The spokesman added that Pirelli thought a five-second reduction in lap times was “too much”, and that four seconds was more appropriate.

      Doesn’t sound like “of course we can do it” to me.

      1. Not really sounds like 4 seconds rather than 5 is cheaper to achieve. By producing tyres for much faster cars they will have to spend and the faster the more money. If they stay as is their development costs would not increase much.

  5. Paul (@frankjaeger)
    15th January 2016, 2:56

    I certainly don’t, but Bernie must have a perspective that the pitwall is a sexist entity, otherwise he wouldn’t believe what he’s saying. I would welcome with pride a woman in F1. I have previously cited possible biological shortcomings that may hem a woman’s entry into F1, along with issues of fairness on the competition involved. But by no means would I ‘not take a woman seriously’ if she were to enter the pitlane, I’d maybe have more appreciation for her since I would think she would have been at a disadvantage during her route the F1.

    This brings me onto the subject of ‘grid girls’. Vettel was vocal about the suggestion that would be mixed gender grid people (if that what you’d call them hehe?) and it seemed his argument have sexual overtones. I say either get rid of them all together, or have mixed gender grid people. Why a sign can’t do the job I don’t know and isn’t it a tad bit degrading being a human signpost? Everyone has seen those poor individuals that hold up signs in city centers that point to local businesses. I feel the consensus is that the the woman look beautiful, admittedly they are sublimely attractive, and it fits in with the ‘glamour’ of the sport I suppose but it seems awfully superficial and sick to me.

    Another relevant point is a driver and seat ballast policy where a driver and his seat must match all other drivers on the grid. It reeks of fairness and I don’t see why they don’t enforce it.

    In my opinion what needs to happen to F1 is larger tires, less time loss when trailing a car (I believe this can be created by less reliance on wing downforce and more on ground effect downforce, i’m no great physiologist), more powerful engines (whether this is achieved through mechanical power, electrical power or both aka hybrids), smaller teams need a fair crack of the whip (invite them to the strategy group, give them a bigger chance for voicing their opinion), stop being a laptop for oil money, try to achieve a more democratic cooperation within the body, end soulless circuits, give Pirelli the boot, customer teams receive identical engines, cut costs (that’s a tricky one).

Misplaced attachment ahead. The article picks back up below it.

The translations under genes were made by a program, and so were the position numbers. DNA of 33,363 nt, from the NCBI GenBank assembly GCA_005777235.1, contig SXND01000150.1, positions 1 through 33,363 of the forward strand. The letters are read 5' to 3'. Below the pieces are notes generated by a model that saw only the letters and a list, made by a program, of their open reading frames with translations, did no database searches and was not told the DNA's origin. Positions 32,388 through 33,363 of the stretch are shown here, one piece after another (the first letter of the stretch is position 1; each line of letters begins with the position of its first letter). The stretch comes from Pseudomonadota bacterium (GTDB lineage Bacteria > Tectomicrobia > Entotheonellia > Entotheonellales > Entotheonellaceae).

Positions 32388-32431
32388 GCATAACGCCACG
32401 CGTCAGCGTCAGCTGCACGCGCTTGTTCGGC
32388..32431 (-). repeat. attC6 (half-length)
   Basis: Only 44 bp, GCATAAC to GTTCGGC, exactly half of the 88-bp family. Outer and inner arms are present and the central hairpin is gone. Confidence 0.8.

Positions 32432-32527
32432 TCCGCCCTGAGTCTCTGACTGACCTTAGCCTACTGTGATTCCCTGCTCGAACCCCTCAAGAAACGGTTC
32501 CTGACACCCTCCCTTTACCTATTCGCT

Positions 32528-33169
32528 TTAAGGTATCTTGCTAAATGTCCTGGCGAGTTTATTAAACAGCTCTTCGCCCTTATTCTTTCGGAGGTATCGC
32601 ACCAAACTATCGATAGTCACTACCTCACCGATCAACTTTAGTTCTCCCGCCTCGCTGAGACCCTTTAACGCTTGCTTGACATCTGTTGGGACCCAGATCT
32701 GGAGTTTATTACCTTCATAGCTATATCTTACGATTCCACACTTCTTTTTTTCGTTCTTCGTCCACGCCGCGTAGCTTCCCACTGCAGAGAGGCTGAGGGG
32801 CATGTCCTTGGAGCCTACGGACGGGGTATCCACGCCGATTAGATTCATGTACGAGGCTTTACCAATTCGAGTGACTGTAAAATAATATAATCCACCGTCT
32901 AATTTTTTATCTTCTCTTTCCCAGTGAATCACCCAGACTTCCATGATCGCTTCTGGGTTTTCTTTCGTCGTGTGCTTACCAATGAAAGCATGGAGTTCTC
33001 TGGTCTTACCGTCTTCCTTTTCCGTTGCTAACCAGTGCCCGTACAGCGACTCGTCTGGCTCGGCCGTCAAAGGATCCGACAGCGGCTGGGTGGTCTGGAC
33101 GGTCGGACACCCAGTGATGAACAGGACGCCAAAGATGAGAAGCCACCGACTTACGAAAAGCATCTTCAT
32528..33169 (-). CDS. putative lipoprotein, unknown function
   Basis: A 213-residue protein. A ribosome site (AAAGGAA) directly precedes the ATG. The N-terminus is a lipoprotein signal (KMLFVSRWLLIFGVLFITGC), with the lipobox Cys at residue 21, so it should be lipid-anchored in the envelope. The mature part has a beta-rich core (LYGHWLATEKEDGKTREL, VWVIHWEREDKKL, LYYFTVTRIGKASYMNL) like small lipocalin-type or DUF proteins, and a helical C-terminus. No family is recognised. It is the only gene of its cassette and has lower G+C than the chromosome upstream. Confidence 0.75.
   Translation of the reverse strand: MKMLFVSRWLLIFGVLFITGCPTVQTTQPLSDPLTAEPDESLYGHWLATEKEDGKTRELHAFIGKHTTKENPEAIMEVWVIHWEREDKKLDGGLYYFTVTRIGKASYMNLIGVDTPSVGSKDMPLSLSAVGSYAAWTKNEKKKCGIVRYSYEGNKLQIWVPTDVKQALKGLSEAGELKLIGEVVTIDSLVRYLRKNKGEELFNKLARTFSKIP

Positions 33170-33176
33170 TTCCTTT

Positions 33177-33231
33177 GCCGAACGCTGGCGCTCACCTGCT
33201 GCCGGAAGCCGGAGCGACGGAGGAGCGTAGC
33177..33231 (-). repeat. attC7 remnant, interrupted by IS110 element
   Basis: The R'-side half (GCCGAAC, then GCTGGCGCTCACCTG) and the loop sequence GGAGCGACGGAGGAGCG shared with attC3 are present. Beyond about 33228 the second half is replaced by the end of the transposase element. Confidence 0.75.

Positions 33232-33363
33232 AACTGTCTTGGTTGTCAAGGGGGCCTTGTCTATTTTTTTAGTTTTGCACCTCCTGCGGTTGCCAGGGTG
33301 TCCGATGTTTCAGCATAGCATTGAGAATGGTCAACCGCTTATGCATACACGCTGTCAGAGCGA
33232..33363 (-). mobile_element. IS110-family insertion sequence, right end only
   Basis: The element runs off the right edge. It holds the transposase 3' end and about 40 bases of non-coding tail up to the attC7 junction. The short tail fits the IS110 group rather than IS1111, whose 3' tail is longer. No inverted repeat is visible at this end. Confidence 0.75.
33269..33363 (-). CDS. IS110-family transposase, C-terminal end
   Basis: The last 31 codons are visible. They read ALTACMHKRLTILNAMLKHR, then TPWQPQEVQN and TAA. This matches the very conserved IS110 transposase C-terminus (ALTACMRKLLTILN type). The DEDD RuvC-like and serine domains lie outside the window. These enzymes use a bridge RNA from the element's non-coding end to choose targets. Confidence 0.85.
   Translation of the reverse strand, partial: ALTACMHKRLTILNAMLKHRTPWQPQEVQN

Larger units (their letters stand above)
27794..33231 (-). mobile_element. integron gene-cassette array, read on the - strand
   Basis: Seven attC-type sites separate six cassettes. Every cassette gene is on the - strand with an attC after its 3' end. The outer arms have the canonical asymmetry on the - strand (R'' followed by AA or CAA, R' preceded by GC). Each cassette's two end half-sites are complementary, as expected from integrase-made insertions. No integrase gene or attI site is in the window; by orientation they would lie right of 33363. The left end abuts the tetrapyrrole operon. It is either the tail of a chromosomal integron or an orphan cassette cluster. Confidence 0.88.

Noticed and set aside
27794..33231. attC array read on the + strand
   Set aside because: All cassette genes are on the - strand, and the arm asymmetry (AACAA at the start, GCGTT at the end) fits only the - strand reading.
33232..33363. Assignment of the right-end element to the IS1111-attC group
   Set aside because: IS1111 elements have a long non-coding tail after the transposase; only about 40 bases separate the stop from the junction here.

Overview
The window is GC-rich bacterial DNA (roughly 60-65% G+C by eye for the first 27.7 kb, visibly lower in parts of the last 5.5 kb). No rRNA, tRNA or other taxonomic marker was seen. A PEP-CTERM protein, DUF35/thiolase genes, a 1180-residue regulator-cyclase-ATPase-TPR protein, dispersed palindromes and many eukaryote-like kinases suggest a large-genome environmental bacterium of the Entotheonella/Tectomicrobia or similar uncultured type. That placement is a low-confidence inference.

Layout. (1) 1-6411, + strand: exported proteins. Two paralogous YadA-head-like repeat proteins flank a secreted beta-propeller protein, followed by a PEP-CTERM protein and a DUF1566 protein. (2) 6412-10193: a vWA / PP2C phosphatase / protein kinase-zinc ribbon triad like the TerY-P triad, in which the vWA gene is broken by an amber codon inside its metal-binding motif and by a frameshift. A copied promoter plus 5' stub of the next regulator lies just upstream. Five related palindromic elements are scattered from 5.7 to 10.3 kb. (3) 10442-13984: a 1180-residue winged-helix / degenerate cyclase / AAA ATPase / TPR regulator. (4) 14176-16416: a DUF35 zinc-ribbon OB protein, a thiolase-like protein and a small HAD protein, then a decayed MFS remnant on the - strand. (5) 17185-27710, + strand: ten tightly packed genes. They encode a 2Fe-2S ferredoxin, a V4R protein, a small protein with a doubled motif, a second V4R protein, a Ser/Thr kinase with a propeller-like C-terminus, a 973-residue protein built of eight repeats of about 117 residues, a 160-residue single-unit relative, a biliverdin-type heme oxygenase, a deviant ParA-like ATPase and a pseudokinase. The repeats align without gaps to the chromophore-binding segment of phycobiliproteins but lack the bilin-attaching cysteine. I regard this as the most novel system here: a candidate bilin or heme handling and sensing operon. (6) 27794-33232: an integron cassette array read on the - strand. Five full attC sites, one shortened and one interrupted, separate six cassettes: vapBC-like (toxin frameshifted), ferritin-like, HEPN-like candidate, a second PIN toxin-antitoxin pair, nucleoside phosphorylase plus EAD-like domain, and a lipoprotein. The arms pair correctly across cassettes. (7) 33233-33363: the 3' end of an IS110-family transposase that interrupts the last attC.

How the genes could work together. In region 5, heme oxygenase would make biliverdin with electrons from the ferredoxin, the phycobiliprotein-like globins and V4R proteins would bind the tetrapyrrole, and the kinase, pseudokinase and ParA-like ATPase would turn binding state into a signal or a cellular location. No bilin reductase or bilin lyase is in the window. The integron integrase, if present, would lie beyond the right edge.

That’s my belated Christmas list, maybe Bernie will come down my chimney and fall awkwardly in the process. That would be the best Christmas ever.

    1. Paul (@frankjaeger)
      15th January 2016, 2:58

      Oh yes and ban DRS, that would be brilliant.

    2. Here’s a thought.

      To dispense with the whole idea of male or female models being paraded as grid “people”, why not start a competition to ascertain who would get to stand on the grid, proudly holding a placard with the driver’s name an number upright?

      It could be fun if the competition is set up in a fair manner. When I say fair, it means that given the right circumstances, a fat hairy bloke such as myself, could get on the grid holding up Fernando Alonso’s number!!..hahaha

      1. Paul (@frankjaeger)
        15th January 2016, 6:11

        I’d would much rather subscribe to that idea than the current haha

      2. That is exactly the kind of thing I would love to see too @jaymenon10. It helps get fans involved, it makes it more interesting to see who is there, and one could even make a huge mid week show of deciding (pulling numbers, some kind of criteria, or even a game show!) who wins the chance to be there. And one can also reward a local karting champ or something like that

  6. Helmut Marko says Renault should prioritise Red Bull over its own factory team.

    I’m kinda torn with this sentence. In one hand I can’t read german language so I can’t read the source article. This sentence really looks like click-bait or sensational journalism. On the other hand, it’s Helmut Marko and it’s actually a possibility for him to say stupid things like this…

    1. The sentence is in there seemingly in a general meaning, but Marko compares what he thinks Red bull can achieve now (with its chassis and slick operations) to the current state of the Enstone squad, with a somewhat deminished staff, not that impressive line up and having had a lack of development recently @sonicslv

      He is quite likely right that their newly bought back team will not be a Red bull beater and even less a Mercedes beater this season. But he chooses to ignore that Renault has long term plans to make Enstone mix with the best and win on its own, not with Red Bull

      1. @bascb Thanks for giving more information and I agree with you. Marko is right if we only talking about 2016 season but I think it’s clear Renault in planning on long term plan and focusing on their own team is better for them.